Thursday, September 10, 2009

Smart Car, Urban Legends, Viral Email, and Critical Thinking

I received an email from a colleague the other day, with the subject line "...Want a Smart Car?..." Accompanied by two images:

The juxtaposition of the Smart Car with the Brooklyn Bridge and the subject line "Want a Smart Car?" made me think at first that this was a gag. "Hey, want to buy a Smart? How 'bout this bridge I can sell you, too?"

The second image purported to be a Smart car smashed between two dump trucks in a recent accident in Jefferson Parish, LA. It also had the added commentary: A Snow Flake in Hades has a better chance than this guy did. I Think I'll Pass on the UN-Smart Car.

This particular email is apparently a recent development, but has already hit blogs and message forums, leading to self-riteousness from all sides that borders on obscene, and certainly unseemly.

The fact that this was obviously a chain email, destined to rebound in the infinite echo chamber of the intarwebs, combined with the utter smugness of the commentary, and the fact that I am an engineer who professes to some critical faculties, led me to investigate this just a bit more. Join me as we deconstruct this a bit...

As I usually do with such fantastic stories, I checked it against  The image and the event are corroborated, but the vehicle is actually a Ford Escape hybrid - a mid-sized SUV - not a Smart.  Checking images of an Escape shows that the wheels, at least, are the same as those in the crushed car.  They fit better, anyway, than do thewheels of a Smart.  Accoridng to snopes, the vehicle was apparently not centered between the trucks, so the driver's side was not as badly smashed in the impact, and the driver survived without grave injury.

I've seen crash-test videos of Smart cars (check youtube). They tend to show that the frame is an exceptionally rigid cage that can survive many impacts without buckling.  However, being extra rigid and a tiny car, it means that there are no crumple zones to absorb the impact. The car tends to rebound off whatever it hit (or hit it), so the occupants end up getting tossed around at high accelerations in an exceptionally rigid cage.  I'd rather not predict the results.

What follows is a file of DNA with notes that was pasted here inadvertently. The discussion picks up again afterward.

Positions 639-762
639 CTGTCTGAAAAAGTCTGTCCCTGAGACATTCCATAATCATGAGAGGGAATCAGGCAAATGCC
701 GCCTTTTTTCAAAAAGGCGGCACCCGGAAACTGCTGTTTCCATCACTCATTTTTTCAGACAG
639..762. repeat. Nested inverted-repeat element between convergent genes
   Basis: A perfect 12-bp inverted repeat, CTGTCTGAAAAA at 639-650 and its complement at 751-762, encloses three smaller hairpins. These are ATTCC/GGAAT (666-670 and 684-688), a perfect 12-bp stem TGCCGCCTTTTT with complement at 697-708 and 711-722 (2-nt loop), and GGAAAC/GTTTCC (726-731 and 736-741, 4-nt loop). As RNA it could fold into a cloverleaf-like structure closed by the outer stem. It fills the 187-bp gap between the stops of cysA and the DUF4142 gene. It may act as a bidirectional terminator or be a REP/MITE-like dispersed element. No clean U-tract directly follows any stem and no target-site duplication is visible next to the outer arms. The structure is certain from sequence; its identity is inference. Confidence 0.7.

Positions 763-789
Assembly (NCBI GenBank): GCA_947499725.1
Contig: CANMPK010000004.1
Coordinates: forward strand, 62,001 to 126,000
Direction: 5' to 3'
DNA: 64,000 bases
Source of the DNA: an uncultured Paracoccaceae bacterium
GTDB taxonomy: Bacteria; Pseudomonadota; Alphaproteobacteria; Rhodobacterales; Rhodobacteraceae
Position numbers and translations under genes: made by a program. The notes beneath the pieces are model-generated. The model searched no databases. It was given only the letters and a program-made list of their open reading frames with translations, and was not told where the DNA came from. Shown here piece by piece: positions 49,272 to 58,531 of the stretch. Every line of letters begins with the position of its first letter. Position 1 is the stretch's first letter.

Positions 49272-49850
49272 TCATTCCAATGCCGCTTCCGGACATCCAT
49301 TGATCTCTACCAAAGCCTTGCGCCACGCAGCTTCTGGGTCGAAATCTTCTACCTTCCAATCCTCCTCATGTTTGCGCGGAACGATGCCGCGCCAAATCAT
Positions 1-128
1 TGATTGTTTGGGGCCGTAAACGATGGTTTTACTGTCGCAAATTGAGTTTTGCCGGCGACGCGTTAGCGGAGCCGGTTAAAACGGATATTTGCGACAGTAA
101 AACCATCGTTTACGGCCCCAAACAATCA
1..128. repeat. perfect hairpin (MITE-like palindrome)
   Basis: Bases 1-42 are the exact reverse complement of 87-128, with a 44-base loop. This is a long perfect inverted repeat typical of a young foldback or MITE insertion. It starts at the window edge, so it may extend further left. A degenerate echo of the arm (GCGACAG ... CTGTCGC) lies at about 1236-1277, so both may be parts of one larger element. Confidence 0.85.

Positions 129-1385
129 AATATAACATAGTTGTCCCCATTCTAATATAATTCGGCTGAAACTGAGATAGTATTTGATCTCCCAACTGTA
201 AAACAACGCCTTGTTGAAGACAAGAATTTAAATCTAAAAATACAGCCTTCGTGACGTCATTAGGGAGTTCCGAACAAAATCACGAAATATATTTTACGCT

I wonder if the driver in the above accident would have fared better or worse had he been on a motorcycle.  Better by not being crushed in a twisted can of metal, and possibly tossed away from the impact; worse by not being in a can to absorb the impact for him, and being ejected from the impact.  I doubt the smug writer of the original email would have been so quick to denigrate someone, a person of true leather-clad grit, who while cruisin' around on his Hog, just happened to have the dumb luck of being pancaked between two American-steel dump trucks doing the manly work of reconstructing the gulf coast.

I guess in the case of a rock and a hard place, and outweighed by perhaps 20:1, things just don't look good for anyone.  For what it's worth, here's the Mythbuster's take on an ordinary car being smashed (off-center) between two 50 mph semis.  It didn't do so well, either; nothing would except, perhaps, an M1-A1 Abrams.

Anyway, getting back to the story. I've never really thought that highly of Smart cars. Debunking this chain email hasn't changed my view on them, either. The moral of the story, for any that haven't yet realized it, isn't about car endorsements: don't forward chain emails without first doing a little poking around. is a great place to start - they've seen it all, and usually have done a lot of the legwork. The above information I found in all of about five minutes of curious Googling. Thinking on this and many other forwarded emails I've seen, I've realized that the more the email is trying to make someone appear stupid, the more skeptical one ought to be of it.

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